2018 is shaping up to be the Year of Open Source as industry giants scramble to invest in the software and infrastructure powering modern applications. This year has already seen Microsoft acquire Github and donate many of its patents to the Open Invention Network and now IBM has announced the biggest pure software acquisition deal in history in acquiring Red Hat. What does this mean for Open Source in general and what should we as Software Asset Managers be mindful of?
Why Red Hat?
IBM is a highly-acquisitive company that’s cash-rich so it should come as no surprise that they’ve pulled off this gigantic deal. At a stroke it makes them the owner of much of the underlying tooling powering cloud computing. Red Hat is strong in hybrid cloud and responsible along with SUSE for pioneering the use of Linux in enterprises. Alongside this over the past decade they’ve been eroding Oracle & IBM’s market dominance in enterprise Unix. Solaris and AIX, once the powerhouse of enterprise datacenters, are little more than maintenance cash cows for their respective owners. Still big products and important to the bottom line but hardly on the radar of IT strategic decision makers as a go-to platform.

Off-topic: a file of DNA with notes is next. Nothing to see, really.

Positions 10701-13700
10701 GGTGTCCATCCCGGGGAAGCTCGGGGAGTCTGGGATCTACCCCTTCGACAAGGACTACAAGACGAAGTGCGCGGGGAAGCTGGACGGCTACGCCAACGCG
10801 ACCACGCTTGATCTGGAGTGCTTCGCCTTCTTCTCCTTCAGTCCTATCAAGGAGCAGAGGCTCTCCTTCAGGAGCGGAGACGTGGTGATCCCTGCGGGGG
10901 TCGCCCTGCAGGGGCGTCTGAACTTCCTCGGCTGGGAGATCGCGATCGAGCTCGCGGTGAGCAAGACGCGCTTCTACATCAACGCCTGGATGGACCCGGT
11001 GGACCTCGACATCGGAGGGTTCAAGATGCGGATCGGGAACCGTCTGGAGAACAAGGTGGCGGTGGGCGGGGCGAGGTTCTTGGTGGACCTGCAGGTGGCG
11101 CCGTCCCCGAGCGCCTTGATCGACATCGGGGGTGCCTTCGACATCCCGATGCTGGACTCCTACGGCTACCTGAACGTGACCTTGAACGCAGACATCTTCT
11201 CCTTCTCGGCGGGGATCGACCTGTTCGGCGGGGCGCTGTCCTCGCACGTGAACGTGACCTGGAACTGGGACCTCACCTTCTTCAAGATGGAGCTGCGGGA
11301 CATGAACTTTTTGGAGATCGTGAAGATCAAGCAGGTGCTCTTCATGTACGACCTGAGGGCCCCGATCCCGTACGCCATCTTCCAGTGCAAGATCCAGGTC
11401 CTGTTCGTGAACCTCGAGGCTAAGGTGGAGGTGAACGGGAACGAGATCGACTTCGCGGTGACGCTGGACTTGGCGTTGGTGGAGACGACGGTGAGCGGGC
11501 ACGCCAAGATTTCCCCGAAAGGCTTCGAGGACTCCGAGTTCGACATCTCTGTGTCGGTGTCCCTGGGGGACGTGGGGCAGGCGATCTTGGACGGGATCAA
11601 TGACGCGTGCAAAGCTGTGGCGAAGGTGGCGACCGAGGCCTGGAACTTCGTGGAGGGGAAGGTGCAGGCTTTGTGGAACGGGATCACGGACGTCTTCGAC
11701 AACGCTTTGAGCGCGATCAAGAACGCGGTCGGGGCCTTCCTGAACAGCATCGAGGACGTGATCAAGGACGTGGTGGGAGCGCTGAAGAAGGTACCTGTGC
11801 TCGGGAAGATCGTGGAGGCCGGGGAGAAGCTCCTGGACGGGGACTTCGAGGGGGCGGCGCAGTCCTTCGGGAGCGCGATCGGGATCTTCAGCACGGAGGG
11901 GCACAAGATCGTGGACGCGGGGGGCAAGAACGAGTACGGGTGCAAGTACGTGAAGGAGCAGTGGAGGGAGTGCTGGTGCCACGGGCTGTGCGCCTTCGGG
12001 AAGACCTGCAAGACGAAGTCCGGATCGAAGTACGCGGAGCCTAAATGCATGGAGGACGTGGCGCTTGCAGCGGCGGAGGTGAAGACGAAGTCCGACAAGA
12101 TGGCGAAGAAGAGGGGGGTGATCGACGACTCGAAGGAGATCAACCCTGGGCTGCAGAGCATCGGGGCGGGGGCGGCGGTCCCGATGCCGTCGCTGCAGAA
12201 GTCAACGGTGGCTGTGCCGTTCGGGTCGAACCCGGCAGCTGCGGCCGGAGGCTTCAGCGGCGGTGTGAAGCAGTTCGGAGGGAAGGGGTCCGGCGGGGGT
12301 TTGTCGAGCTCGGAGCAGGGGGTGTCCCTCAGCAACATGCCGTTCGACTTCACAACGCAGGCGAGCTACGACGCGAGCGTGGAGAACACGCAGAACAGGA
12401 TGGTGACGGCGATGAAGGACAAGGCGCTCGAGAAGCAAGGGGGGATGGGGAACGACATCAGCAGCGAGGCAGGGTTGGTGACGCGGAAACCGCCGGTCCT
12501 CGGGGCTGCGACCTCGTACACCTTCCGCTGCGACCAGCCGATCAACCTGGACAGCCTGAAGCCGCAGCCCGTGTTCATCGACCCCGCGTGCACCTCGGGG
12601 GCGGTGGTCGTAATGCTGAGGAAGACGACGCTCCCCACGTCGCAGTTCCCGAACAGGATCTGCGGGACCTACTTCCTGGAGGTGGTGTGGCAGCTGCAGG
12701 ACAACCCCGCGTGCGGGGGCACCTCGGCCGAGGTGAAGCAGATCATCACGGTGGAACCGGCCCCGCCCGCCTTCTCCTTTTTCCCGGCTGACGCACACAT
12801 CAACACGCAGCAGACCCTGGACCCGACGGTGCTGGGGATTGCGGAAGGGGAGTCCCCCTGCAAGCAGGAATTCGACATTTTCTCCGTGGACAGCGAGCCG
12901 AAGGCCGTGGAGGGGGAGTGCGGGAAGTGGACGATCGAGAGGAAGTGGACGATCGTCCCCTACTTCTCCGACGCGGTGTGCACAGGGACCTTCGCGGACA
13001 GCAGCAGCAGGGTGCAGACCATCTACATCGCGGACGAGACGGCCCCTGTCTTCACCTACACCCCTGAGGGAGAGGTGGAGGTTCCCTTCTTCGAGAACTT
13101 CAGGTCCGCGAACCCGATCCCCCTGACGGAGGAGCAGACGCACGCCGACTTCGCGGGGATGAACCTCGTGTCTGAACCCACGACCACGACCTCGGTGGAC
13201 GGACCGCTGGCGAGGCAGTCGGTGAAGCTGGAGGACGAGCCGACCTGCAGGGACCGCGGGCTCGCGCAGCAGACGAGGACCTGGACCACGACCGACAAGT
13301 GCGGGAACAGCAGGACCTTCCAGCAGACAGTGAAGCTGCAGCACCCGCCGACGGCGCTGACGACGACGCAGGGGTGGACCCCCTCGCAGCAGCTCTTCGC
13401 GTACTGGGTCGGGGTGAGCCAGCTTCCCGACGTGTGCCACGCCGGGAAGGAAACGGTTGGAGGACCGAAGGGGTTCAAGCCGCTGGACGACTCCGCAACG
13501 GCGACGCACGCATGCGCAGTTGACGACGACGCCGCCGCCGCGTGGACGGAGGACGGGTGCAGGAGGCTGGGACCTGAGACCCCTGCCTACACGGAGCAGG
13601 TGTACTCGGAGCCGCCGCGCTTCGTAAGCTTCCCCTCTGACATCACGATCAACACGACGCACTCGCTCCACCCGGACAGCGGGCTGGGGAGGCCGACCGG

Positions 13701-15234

Show me the Maintenance Money
Software for IBM is all about the maintenance revenue, a market that we’ve reported on previously as being hugely inefficient and a rich seam of potential savings for Software Asset Managers. Anyone who has transacted with IBM for new software will know that of all the big vendors they offer the largest discounts. Build the barn and then milk the cows.
The maintenance revenue part of the Red Hat acquisition therefore makes perfect sense, but it isn’t the driver for the acquisition. It’s easy to think of Red Hat as being “Oh, that company that sells maintenance contracts for Linux” but that isn’t what this acquisition is about. It’s about grabbing control of the technology used to power hybrid clouds. Key products here are Open Shift (Platform as a Service) and Red Hat’s packaging of Open Stack (Infrastructure as a Service). That sector of Red Hat’s business is growing at 100% per annum and accounts for around 13% of revenue.
IBM have dabbled in cloud for a number of years via their acquisition of SoftCloud but have gained even less traction than Oracle. What I feel they’re acknowledging here is that they’ll never directly compete with AWS or Azure in providing the application layer for net-new customers. Like Oracle they’ll target hybrid cloud revenue by leveraging their on-premises presence with large customers. This hedges against declining on-premises perpetual maintenance revenue streams by providing a path to the Cloud that doesn’t involve a lift-and-shift to non-IBM technologies.
What does this mean for Open Source Software?